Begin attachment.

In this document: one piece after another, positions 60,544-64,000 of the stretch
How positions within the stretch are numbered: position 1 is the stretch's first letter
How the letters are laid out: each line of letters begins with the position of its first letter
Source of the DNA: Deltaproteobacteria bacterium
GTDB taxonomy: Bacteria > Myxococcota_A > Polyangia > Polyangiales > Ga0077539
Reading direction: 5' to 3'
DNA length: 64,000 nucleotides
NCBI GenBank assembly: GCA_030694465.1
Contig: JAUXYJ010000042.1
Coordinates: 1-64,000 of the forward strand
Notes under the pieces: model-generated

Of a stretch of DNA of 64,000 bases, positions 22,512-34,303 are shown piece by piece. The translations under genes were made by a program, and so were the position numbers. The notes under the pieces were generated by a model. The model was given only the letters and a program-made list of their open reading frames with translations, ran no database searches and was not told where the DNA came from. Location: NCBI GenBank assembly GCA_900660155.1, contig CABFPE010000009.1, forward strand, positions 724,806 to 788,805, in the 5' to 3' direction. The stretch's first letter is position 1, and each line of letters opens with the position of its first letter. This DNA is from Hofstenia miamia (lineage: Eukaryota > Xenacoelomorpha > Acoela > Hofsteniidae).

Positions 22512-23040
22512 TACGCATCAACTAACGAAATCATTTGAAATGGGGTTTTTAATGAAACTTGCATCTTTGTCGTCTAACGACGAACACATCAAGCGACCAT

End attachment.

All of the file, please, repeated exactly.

In this document: one piece after another, positions 60,544-64,000 of the stretch
How positions within the stretch are numbered: position 1 is the stretch's first letter
How the letters are laid out: each line of letters begins with the position of its first letter
Source of the DNA: Deltaproteobacteria bacterium
GTDB taxonomy: Bacteria > Myxococcota_A > Polyangia > Polyangiales > Ga0077539
Reading direction: 5' to 3'
DNA length: 64,000 nucleotides
NCBI GenBank assembly: GCA_030694465.1
Contig: JAUXYJ010000042.1
Coordinates: 1-64,000 of the forward strand
Notes under the pieces: model-generated

Of a stretch of DNA of 64,000 bases, positions 22,512-34,303 are shown piece by piece. The translations under genes were made by a program, and so were the position numbers. The notes under the pieces were generated by a model. The model was given only the letters and a program-made list of their open reading frames with translations, ran no database searches and was not told where the DNA came from. Location: NCBI GenBank assembly GCA_900660155.1, contig CABFPE010000009.1, forward strand, positions 724,806 to 788,805, in the 5' to 3' direction. The stretch's first letter is position 1, and each line of letters opens with the position of its first letter. This DNA is from Hofstenia miamia (lineage: Eukaryota > Xenacoelomorpha > Acoela > Hofsteniidae).

Positions 22512-23040
22512 TACGCATCAACTAACGAAATCATTTGAAATGGGGTTTTTAATGAAACTTGCATCTTTGTCGTCTAACGACGAACACATCAAGCGACCAT